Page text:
A survey of 324 multivitamin-mineral products by scientists from the Center for Food Safety and Applied Nutrition, US Food and Drug Administration (FDA) estimates that exposure to lead was below the provisional total tolerable intake levels (PTTI).
“These safe/tolerable levels are referred to as the provisional total tolerable intake levels (PTTI) and are 6, 15, 25, and 75 micrograms of lead per day for young children, older children, pregnant or lactating women, and adult women, respectively,” wrote the authors in the Journal of Agricultural and Food Chemistry.
“Estimates of lead exposures were below the PTTI levels for the four population groups,” they added.
The results were welcomed by the industry. John Hathcock, PhD, senior vice president, scientific and international affairs for the Council for Responsible Nutrition (CRN) complimented the researchers for their use of state-of-the-art methodology.
Daniel Fabricant, PhD, vice president, scientific and regulatory affairs at the Natural Products Association told NutraIngredients-USA.com: "Testing of finished products is something the FDA is doing more of and I believe by having the methodology out there that they are using to evaluate products is very valuable to both the industry with GMPs now being enforced, and the consumer in that there are apples to apples comparisons.”
William Mindak, John Cheng, Benjamin Canas and Michael Bolger surveyed 324 multivitamin-mineral products labeled for use by women or children. “Samples were chosen at random without respect to market share, brand or other factors,” explained the scientists.
Using microwave assisted nitric acid digestion and inductively coupled plasma mass spectrometry (ICD-MS), Mindak and co-workers estimated lead exposures for four population groups: young children (0-6 yrs), older children (7+ yrs), pregnant or lactating women, and adult women.
For the respective groups, the average lead exposures were 0.123, 0.356, 0.845, and 0.842 micrograms per day. The maximum lead exposures were 2.88, 1.78, 8.97, and 4.92 micrograms of lead per day for young children (0-6 yrs), older children (7+ yrs), pregnant or lactating women, and adult women, respectively.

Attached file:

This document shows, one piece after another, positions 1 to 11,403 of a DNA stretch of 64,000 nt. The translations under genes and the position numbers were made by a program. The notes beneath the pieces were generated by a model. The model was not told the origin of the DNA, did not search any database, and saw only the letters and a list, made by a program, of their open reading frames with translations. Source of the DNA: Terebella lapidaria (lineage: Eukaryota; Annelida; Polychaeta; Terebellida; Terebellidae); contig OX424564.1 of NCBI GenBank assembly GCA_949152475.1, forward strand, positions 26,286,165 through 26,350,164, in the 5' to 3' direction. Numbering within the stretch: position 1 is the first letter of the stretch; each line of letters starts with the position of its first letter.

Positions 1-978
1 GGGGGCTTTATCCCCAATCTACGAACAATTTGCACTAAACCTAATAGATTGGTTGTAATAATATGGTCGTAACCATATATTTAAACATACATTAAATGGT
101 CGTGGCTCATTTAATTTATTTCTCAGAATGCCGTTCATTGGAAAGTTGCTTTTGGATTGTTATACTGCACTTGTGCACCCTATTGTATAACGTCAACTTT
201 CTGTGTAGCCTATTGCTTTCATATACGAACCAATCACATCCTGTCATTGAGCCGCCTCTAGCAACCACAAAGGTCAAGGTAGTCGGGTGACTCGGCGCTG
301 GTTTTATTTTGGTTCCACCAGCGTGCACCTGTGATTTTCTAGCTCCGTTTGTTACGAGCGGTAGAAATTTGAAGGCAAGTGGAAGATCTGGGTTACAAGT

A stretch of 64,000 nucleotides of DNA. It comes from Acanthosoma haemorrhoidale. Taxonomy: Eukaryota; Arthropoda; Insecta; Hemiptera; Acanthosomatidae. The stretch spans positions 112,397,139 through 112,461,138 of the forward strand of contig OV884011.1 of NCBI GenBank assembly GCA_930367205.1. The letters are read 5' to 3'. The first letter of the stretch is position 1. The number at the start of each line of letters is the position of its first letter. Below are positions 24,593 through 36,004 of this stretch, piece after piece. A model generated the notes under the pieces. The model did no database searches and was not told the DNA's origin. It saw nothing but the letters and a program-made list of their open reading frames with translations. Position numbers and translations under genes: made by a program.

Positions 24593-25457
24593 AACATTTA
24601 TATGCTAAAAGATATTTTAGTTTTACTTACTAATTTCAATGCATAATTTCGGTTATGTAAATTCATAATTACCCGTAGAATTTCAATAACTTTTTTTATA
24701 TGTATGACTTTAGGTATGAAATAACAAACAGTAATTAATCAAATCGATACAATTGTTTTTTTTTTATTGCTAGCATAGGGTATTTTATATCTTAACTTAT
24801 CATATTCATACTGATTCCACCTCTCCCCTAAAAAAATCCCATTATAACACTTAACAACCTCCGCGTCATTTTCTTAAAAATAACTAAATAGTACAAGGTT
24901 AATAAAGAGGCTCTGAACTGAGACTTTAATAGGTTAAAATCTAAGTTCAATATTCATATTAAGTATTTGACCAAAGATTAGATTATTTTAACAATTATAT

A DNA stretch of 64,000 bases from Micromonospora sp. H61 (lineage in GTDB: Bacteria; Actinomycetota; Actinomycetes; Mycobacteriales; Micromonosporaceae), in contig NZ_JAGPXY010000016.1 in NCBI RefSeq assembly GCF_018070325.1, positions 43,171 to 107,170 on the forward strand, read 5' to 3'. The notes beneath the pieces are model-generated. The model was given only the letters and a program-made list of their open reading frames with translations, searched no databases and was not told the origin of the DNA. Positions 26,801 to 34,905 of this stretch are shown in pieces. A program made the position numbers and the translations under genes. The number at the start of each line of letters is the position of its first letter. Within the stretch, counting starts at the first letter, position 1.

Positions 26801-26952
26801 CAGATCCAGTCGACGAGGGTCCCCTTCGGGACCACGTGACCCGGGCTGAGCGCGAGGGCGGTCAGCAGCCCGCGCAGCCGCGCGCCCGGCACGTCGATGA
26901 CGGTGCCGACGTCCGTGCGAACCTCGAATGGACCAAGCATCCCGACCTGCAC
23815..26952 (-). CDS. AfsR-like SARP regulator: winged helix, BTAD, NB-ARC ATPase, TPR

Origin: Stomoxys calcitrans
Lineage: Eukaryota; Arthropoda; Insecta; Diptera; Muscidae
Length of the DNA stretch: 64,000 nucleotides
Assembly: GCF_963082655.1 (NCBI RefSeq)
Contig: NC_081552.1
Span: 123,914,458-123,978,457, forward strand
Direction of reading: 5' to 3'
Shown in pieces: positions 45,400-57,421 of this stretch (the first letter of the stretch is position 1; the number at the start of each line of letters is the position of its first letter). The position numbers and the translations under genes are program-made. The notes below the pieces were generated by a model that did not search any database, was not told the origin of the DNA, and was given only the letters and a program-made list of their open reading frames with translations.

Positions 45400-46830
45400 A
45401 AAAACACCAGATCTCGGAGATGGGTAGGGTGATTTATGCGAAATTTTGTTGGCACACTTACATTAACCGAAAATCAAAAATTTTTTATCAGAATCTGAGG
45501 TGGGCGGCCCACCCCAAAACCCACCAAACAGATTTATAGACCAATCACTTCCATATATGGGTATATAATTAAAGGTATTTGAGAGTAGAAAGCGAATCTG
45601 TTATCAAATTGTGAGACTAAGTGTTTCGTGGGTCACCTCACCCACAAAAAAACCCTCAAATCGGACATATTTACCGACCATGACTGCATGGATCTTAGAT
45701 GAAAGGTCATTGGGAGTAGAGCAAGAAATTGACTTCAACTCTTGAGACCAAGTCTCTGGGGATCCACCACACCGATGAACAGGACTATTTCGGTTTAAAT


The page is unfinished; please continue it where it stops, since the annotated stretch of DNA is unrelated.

“Most samples were extremely low in lead, with a median value of 0.160 mg/kg and only four samples exceeding 1 mg/kg,” wrote Mindak and co-workers.
“The mean and maximum estimates of lead exposure for all the products are below the tolerable intake levels for the at risk population groups of children, pregnant women, and adult women and only comprise a small percentage of the tolerable intake level.”
Reacting to the survey, the CRN’s Dr Hathcock said it was a “very reassuring report, with levels as low as one can hope for”. However, the results also showed that lead is not an issue for dietary supplements, “because we have these kinds of results”.
“I am glad the tests were done using state-of-the-art methodology,” he said.
Dr Fabricant told NutraIngredients-USA.com: “The FDA testing also begins to address the science behind the actual levels of exposure, which is critical in the current regulatory climate which is based on risk-assessment.
“From our vantage, having a third party GMP certification program we were very pleased to see that those products making GMP label statements had lower mean lead mass fractions than those without.
“While not conclusive it certainly bodes well for the value of third-party programs and their ability to assist manufacturers in producing quality products," added Dr Fabricant.
The full list of supplements and lead mass fraction and exposure results is available free of charge at the American Chemical Society’s website: http://pubs.acs.org .
Source: Journal of Agricultural and Food ChemistryPublished online ahead of print, ASAP Article, doi: 10.1021/jf801236w"Lead in Women’s and Children’s Vitamins"Authors: W.R. Mindak, J. Cheng, B.J. Canas, P.M. Bolger